User can uses the idempotent algebras. In this case the signs of "addition" and "multiplication" for the infix operations can be used for operations in tropical algebra: min, max, addition, multiplication.

Each numerical sets $\mathbb {R}$, $\mathbb {R}64$, $\mathbb {Z}$ has two additional elements $\infty$ and $-\infty$, and they have different elements, which is play the role of zero and unit. We denote these sets $\hat {\mathbb {R}}$, $\hat {\mathbb {R}}64$, $\hat{\mathbb {Z}}$, correspondingly. The name of tropical algebra is obtained from three words: (1) a numerical set, (2) an operation, which corresponding to the sign $plus$ and (3) an operation, which corresponding to the sign $times$.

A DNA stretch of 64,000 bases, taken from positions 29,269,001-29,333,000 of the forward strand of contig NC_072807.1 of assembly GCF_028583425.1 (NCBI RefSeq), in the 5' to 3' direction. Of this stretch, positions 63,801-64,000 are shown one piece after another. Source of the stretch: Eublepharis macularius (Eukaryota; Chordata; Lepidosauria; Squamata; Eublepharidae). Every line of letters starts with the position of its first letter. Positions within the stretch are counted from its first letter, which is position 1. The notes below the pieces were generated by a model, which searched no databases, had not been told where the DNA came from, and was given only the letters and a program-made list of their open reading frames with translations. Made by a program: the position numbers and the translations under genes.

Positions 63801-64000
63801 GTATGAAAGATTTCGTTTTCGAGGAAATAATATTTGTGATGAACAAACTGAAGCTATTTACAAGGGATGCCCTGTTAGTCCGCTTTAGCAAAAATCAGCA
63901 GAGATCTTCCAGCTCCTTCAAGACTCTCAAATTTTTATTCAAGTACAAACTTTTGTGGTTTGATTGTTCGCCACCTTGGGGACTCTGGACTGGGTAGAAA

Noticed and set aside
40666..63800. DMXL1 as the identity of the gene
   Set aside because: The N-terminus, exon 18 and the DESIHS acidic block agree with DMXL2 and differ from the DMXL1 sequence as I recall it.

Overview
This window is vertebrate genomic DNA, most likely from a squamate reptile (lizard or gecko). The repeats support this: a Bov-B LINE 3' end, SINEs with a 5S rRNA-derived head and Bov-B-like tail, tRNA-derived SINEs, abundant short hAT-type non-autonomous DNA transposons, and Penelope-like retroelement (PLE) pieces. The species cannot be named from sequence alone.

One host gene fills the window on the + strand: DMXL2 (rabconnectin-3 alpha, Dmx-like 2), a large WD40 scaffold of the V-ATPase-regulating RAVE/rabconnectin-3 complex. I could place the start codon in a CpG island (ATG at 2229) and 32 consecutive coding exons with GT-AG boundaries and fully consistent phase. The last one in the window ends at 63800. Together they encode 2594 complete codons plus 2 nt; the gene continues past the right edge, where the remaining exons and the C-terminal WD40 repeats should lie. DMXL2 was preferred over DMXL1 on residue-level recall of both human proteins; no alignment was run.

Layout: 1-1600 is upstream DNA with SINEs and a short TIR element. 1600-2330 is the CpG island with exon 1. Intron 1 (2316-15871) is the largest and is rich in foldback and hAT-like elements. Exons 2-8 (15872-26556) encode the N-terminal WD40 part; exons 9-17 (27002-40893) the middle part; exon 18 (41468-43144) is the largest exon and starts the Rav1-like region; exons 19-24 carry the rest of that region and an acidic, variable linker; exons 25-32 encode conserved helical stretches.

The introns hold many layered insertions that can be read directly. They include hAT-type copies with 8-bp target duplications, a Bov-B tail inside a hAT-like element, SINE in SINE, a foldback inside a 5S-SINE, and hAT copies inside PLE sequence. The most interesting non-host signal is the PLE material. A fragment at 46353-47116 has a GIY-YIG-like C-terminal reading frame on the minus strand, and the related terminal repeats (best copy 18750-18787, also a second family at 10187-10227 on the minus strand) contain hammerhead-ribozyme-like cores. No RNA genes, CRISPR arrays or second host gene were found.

The algebras $R64MaxPlus$, $R64MinPlus$, $R64MaxMin$, $R64MinMax$, $ R64MaxMult$, $ R64MinMult$ are defined for the numerical set $\hat {\mathbb {R}}$64.

* RMaxPlus, RMinPlus, RMaxMin, R64MinMax, RMaxMult, RMinMult* are defined for the numerical set $\hat {\mathbb {R}}$.

* ZMaxPlus, ZMinPlus, ZMaxMin, ZMinMax, ZMaxMult, ZMinMult* are defined for the numerical set $\hat {\mathbb {Z}}$.
For example, for the algebra $ ZMaxPlus $ you can do the following operations.

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For each algebra we defined elements ** 0** and ** 1**, $-\infty$ and $\infty$.
For each element $a$ we defined the operation of closure: $ a^{\times}$, i.e. the amount of $1+a+a^2+a^3+...$.
For the classical algebras this operation is equivalent to $(1-a)^{-1}$.

It is possible to set or replace the following constants.

FLOATPOS — an amount of decimal positions of the real number of type R or R64, which you can see in the printed form of this number (the default value is 2).